Shel said...

Thank you Dana! In my opinion, you and Gere Donovan Press are a shining example of how to do it right when it comes to ebooks. Yeah it took awhile, but the result has been MORE than worth the wait. Thank you again!

Dana Stabenow said...

Thanks, Shel! The feedback we're getting shows how much good proofing really matters to readers. One wonderful thing about e-books is that if you have an e-publisher who is on the ball, when readers point out errors they can be corrected within 24 hours. E.g., go here and read the comments.

Anonymous said...

Any chance that in the longer series that a bulk deal will be offered ? As an example, I have all the Kate Shugaks except for the last 2 in paper, but if I could get the earlier volumes at 3$ or so if I bought some largish number like 8, I'd do it.

Dana Stabenow said...

Ah, pricing. We're still working on that, and I think everyone else is, too. We're all looking for the sweet spot, where a writer can make a living and the reader feels that they are getting value for their dollar.

Publishing has acculturated readers to thirty percent discounts at B&N, and first printings at Costco for $13.49, and almost half off at Amazon. And then there are John Locke and Amanda Hocking, who have made 99 cents per ebook seem the expected price.

We're not there yet. We've priced our books at $4.99, which is lower than Amazon's $10 and the publisher's $25. But! We also just lowered the price on the Liam Campbell novels for a limited time, to $2.99, mostly just to see what would happen. Too soon yet to say if that was a good or bad decision. That's another great thing about e-publishing--it's the wild, wild west out there, it's manifest destiny and unexplored territory. You can build what you want.

Of course, all our experience thus far is based on backlist. When I get around to publishing original content in ebooks, there will be a whole new discussion.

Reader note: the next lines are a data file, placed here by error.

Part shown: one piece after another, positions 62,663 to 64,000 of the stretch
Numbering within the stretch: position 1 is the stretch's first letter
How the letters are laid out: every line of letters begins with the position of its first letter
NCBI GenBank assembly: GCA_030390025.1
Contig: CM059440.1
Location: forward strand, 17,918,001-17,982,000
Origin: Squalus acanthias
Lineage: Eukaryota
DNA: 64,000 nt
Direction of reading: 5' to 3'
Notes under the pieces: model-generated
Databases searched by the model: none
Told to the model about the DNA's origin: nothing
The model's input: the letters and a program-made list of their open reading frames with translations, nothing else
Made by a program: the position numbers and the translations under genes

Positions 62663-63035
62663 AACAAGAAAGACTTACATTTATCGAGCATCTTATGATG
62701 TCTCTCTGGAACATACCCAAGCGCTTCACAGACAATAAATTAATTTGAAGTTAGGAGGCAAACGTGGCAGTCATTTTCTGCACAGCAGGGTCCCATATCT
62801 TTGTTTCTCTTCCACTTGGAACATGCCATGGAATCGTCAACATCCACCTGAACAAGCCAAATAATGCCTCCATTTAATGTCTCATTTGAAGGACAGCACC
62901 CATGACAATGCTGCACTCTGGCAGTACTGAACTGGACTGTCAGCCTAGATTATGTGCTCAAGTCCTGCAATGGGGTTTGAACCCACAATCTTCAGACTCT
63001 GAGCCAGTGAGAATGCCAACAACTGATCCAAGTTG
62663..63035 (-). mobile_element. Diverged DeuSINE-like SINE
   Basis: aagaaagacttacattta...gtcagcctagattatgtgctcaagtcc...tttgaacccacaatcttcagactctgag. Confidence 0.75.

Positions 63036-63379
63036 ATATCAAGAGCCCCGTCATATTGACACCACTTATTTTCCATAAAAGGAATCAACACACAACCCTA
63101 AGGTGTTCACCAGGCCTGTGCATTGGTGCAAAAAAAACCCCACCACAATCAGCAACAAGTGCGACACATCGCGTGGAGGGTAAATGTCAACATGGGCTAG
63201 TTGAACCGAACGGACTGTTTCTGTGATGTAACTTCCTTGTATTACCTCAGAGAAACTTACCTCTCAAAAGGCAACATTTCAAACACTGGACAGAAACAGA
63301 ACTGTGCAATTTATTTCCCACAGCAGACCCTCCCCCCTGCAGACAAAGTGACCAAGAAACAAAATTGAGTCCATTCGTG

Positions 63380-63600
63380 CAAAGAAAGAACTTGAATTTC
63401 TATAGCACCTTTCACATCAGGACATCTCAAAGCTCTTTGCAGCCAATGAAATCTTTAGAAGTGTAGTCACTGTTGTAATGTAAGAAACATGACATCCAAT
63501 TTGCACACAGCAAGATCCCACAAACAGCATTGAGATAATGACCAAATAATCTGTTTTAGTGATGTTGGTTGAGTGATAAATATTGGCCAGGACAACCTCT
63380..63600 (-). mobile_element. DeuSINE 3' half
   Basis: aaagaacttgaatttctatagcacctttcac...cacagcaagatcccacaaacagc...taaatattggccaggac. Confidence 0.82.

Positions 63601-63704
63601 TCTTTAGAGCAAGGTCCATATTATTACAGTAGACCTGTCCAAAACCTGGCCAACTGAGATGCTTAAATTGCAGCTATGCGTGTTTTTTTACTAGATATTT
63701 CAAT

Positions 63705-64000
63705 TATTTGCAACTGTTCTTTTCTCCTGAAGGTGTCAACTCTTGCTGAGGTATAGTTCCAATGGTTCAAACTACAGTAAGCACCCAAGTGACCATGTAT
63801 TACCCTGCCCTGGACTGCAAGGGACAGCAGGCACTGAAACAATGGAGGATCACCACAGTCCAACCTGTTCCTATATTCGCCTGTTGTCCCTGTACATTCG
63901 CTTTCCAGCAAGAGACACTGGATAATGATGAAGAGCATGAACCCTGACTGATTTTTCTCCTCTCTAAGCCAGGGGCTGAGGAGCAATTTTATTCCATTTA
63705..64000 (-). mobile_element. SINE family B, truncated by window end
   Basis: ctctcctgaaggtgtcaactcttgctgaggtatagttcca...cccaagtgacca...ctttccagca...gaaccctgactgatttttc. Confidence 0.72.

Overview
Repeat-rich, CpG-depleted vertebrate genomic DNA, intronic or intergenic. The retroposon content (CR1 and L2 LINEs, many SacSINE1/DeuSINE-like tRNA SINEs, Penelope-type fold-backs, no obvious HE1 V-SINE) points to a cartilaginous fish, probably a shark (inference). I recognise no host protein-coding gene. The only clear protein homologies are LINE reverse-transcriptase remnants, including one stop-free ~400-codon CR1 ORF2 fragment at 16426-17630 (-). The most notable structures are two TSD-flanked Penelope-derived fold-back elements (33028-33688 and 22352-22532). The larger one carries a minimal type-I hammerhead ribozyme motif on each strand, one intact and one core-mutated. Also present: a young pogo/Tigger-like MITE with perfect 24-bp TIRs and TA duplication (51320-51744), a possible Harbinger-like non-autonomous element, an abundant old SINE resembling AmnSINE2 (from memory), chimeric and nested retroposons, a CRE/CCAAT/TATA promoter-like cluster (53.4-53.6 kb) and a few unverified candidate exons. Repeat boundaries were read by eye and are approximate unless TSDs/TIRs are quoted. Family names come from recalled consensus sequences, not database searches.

Mel - Perth AU said...

I got my first Dana Stabenow book(Liam No.1) about 2 weeks ago from amazon being time poor I haven't had time to read it yet but I read about your new DRM free ebook project and really wanted to show support so I have now purchased 2 more, Thank You and I hope many other authors follow your lead and join the Bridgit project

Dana Stabenow said...

Appreciate the support, Mel. Scott and I have an ongoing conversation about DRM. We believe that those who steal books via pirated torrent and zip downloads are in the minority, that most people are honest, and that's how we're going to run this.

Dana Stabenow said...

Go here to read a post on The Passive Voice about how to find good, reasonably priced ebooks. That, too, is a topic of great interest to us. The Web is very large, with many loud voices. How does the writer cut through the noise and show up on the reader's radar? Online reviews? Google and Facebook ads? Do we still tour? Do signed hardcopies still matter? Who counts e-sales to get us on the bestseller lists publishers love so well?

Rhetorical questions for now, but we need real answers that will come only from experience, and our sharing of those experiences.

Jeanine H from Oklahoma said...

Well I should be making the statistics look better. I just got a Kindle for Christmas and I'm on my sixth (and probably more) books for ONE MONTH (January)!! I'm SOOOO excited because my husband and I had ALL the Kate Shugak series in paperback but I couldn't read that print any more. Plus we'd both read the series enough times they were falling apart! SOOO, ta-da my extra Christmas money has gone to reading Kate AGAIN!!!! in very large Kindle print!!!